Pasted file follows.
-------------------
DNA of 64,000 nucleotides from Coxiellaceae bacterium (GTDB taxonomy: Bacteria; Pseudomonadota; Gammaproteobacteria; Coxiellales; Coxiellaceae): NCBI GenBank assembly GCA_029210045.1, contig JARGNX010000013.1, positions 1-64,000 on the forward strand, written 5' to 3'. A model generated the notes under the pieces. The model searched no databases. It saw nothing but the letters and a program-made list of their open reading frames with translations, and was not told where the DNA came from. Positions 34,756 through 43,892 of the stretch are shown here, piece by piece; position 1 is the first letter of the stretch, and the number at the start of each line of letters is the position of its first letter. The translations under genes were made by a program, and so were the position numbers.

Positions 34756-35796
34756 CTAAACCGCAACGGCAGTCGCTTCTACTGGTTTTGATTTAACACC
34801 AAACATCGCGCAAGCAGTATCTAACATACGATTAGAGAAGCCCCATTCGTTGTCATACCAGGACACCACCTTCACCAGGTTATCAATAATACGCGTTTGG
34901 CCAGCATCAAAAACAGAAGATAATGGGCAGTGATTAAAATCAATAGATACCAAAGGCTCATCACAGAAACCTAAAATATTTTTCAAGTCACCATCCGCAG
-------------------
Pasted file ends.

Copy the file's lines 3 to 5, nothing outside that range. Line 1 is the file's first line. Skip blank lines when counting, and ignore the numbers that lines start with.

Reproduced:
34756 CTAAACCGCAACGGCAGTCGCTTCTACTGGTTTTGATTTAACACC
34801 AAACATCGCGCAAGCAGTATCTAACATACGATTAGAGAAGCCCCATTCGTTGTCATACCAGGACACCACCTTCACCAGGTTATCAATAATACGCGTTTGG
34901 CCAGCATCAAAAACAGAAGATAATGGGCAGTGATTAAAATCAATAGATACCAAAGGCTCATCACAGAAACCTAAAATATTTTTCAAGTCACCATCCGCAG